Social cohesion torn apart
Oil and gas markets, meanwhile, are in total panic. No western trader wants to buy Russian gas; and that has nothing to do with Russia’s state-owned energy behemoth Gazprom, which continues to duly supply customers who signed contracts with fixed tariffs, from $100 to $300; (others are paying over $3,000 in the spot market).
European banks are less and less willing to grant loans for energy trade with Russia because of the sanctions hysteria. A strong hint that the Russia-to-Germany gas pipeline Nord Stream 2 may be literally six feet under is that importer Wintershall-Dea wrote off its share of the financing, de facto assuming that the pipeline will not be launched.
Everyone with a brain in Germany knows that two extra Liquefied Natural Gas (LNG) terminals – still to be constructed – will not be enough for Berlin’s needs. There is simply not enough LNG to supply them. Europe will have to fight with Asia over who can pay more. Asia wins.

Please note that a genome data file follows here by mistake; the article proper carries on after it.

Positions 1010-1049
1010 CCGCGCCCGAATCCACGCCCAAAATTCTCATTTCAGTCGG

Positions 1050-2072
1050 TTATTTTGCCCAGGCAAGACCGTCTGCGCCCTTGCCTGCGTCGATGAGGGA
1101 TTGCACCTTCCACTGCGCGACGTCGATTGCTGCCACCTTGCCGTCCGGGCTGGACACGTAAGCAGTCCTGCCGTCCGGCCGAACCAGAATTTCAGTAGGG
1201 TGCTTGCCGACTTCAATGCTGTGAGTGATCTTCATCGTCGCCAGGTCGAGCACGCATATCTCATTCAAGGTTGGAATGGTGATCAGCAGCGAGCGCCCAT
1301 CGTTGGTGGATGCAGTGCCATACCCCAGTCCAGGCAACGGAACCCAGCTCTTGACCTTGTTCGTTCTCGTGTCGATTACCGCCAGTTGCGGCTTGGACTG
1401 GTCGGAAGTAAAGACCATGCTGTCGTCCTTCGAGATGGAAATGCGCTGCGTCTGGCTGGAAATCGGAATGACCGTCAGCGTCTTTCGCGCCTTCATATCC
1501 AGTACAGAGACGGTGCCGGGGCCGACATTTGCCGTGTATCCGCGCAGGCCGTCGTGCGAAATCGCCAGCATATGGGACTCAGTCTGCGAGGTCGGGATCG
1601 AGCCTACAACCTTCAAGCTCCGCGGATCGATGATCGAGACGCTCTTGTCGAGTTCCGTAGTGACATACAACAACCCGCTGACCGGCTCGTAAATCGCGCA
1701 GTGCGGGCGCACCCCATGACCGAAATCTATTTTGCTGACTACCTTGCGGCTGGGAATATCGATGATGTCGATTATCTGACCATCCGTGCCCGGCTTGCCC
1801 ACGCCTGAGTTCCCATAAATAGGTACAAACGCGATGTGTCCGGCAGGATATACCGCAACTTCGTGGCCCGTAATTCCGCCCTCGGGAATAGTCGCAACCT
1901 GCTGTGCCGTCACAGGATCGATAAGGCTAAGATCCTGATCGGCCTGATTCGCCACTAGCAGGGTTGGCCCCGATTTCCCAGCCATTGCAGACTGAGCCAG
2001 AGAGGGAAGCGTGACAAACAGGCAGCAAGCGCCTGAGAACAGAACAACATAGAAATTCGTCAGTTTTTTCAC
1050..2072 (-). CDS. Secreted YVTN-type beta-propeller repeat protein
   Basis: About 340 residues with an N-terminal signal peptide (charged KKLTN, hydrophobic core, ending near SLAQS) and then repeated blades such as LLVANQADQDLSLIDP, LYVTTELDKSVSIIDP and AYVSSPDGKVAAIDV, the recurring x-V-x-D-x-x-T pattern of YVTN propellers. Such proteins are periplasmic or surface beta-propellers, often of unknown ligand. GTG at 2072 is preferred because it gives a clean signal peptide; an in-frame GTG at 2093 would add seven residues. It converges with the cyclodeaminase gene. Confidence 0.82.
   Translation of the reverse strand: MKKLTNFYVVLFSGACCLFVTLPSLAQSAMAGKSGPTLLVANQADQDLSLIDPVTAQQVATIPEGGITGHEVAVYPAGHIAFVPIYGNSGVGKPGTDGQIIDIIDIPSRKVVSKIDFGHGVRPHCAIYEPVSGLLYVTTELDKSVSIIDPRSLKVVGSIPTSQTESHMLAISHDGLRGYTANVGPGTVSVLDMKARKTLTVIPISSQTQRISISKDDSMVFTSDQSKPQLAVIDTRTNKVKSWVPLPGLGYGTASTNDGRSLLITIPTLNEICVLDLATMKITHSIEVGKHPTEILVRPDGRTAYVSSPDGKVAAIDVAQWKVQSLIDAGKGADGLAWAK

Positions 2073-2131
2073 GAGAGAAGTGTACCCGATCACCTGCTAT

Europe imports roughly 400 billion cubic meters of gas a year, with Russia responsible for 200 billion of this. There’s no way Europe can find $200 billion anywhere else to replace Russia – be it in Algeria, Qatar or Turkmenistan. Not to mention its lack of necessary LNG terminals.
So, obviously, the top beneficiary of all the mess will be the US – which will be able to impose not only their terminals and control systems, but also profit from loans to the EU, sales of equipment, and full access to the whole EU energy infrastructure. All LNG installations, pipelines and warehouses will be connected to a sole network with a single control room: an American business dream.
Europe will be left with reduced gas production for its dwindling industry; job losses; decreasing quality of life standards; increased pressure over the social security system; and, last but not least, the necessity to apply for extra American loans. Some nations will go back to coal for heating. The Green Parade will be livid.